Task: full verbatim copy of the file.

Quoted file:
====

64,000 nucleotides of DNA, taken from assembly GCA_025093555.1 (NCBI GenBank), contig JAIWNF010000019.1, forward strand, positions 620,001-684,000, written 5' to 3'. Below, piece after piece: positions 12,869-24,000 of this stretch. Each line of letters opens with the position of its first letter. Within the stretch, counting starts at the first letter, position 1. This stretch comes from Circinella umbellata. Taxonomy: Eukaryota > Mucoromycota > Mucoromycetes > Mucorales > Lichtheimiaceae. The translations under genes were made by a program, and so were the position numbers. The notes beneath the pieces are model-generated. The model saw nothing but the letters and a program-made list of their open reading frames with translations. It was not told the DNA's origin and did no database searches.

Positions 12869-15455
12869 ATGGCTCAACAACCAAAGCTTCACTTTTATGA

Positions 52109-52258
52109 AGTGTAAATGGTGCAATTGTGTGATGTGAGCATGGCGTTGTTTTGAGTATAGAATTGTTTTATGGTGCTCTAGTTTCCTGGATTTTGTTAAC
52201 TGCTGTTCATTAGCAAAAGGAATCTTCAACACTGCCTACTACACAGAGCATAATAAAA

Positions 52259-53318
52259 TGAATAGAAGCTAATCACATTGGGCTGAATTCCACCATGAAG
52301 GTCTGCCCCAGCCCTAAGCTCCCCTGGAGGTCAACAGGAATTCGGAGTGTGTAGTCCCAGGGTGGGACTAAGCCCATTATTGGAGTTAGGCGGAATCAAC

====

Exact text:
64,000 nucleotides of DNA, taken from assembly GCA_025093555.1 (NCBI GenBank), contig JAIWNF010000019.1, forward strand, positions 620,001-684,000, written 5' to 3'. Below, piece after piece: positions 12,869-24,000 of this stretch. Each line of letters opens with the position of its first letter. Within the stretch, counting starts at the first letter, position 1. This stretch comes from Circinella umbellata. Taxonomy: Eukaryota > Mucoromycota > Mucoromycetes > Mucorales > Lichtheimiaceae. The translations under genes were made by a program, and so were the position numbers. The notes beneath the pieces are model-generated. The model saw nothing but the letters and a program-made list of their open reading frames with translations. It was not told the DNA's origin and did no database searches.

Positions 12869-15455
12869 ATGGCTCAACAACCAAAGCTTCACTTTTATGA

Positions 52109-52258
52109 AGTGTAAATGGTGCAATTGTGTGATGTGAGCATGGCGTTGTTTTGAGTATAGAATTGTTTTATGGTGCTCTAGTTTCCTGGATTTTGTTAAC
52201 TGCTGTTCATTAGCAAAAGGAATCTTCAACACTGCCTACTACACAGAGCATAATAAAA

Positions 52259-53318
52259 TGAATAGAAGCTAATCACATTGGGCTGAATTCCACCATGAAG
52301 GTCTGCCCCAGCCCTAAGCTCCCCTGGAGGTCAACAGGAATTCGGAGTGTGTAGTCCCAGGGTGGGACTAAGCCCATTATTGGAGTTAGGCGGAATCAAC